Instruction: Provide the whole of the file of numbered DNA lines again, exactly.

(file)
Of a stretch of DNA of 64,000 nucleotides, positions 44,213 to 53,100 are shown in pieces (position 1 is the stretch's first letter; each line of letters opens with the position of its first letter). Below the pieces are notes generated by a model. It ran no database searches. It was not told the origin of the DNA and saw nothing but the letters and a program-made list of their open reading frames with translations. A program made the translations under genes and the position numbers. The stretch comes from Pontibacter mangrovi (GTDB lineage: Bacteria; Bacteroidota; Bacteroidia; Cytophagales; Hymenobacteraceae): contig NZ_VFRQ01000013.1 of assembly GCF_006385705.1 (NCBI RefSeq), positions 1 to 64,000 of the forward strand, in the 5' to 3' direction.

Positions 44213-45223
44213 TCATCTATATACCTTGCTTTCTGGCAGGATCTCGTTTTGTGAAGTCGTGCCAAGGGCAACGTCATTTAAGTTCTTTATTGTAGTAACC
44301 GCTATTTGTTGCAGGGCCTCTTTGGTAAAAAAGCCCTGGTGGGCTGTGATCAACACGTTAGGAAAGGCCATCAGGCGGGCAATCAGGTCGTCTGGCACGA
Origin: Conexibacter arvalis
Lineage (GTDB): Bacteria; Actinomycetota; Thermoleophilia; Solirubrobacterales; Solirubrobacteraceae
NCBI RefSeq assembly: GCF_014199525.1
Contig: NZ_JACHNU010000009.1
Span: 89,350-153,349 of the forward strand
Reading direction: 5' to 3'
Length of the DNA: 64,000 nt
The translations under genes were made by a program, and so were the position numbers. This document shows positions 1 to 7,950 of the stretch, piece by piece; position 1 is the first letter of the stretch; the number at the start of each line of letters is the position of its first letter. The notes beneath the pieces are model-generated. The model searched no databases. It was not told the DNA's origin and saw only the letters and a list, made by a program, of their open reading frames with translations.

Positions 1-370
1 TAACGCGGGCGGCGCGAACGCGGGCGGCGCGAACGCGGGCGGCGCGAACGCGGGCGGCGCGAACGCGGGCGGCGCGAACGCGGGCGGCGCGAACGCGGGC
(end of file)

Of a stretch of DNA of 64,000 nucleotides, positions 44,213 to 53,100 are shown in pieces (position 1 is the stretch's first letter; each line of letters opens with the position of its first letter). Below the pieces are notes generated by a model. It ran no database searches. It was not told the origin of the DNA and saw nothing but the letters and a program-made list of their open reading frames with translations. A program made the translations under genes and the position numbers. The stretch comes from Pontibacter mangrovi (GTDB lineage: Bacteria; Bacteroidota; Bacteroidia; Cytophagales; Hymenobacteraceae): contig NZ_VFRQ01000013.1 of assembly GCF_006385705.1 (NCBI RefSeq), positions 1 to 64,000 of the forward strand, in the 5' to 3' direction.

Positions 44213-45223
44213 TCATCTATATACCTTGCTTTCTGGCAGGATCTCGTTTTGTGAAGTCGTGCCAAGGGCAACGTCATTTAAGTTCTTTATTGTAGTAACC
44301 GCTATTTGTTGCAGGGCCTCTTTGGTAAAAAAGCCCTGGTGGGCTGTGATCAACACGTTAGGAAAGGCCATCAGGCGGGCAATCAGGTCGTCTGGCACGA
Origin: Conexibacter arvalis
Lineage (GTDB): Bacteria; Actinomycetota; Thermoleophilia; Solirubrobacterales; Solirubrobacteraceae
NCBI RefSeq assembly: GCF_014199525.1
Contig: NZ_JACHNU010000009.1
Span: 89,350-153,349 of the forward strand
Reading direction: 5' to 3'
Length of the DNA: 64,000 nt
The translations under genes were made by a program, and so were the position numbers. This document shows positions 1 to 7,950 of the stretch, piece by piece; position 1 is the first letter of the stretch; the number at the start of each line of letters is the position of its first letter. The notes beneath the pieces are model-generated. The model searched no databases. It was not told the DNA's origin and saw only the letters and a list, made by a program, of their open reading frames with translations.

Positions 1-370
1 TAACGCGGGCGGCGCGAACGCGGGCGGCGCGAACGCGGGCGGCGCGAACGCGGGCGGCGCGAACGCGGGCGGCGCGAACGCGGGCGGCGCGAACGCGGGC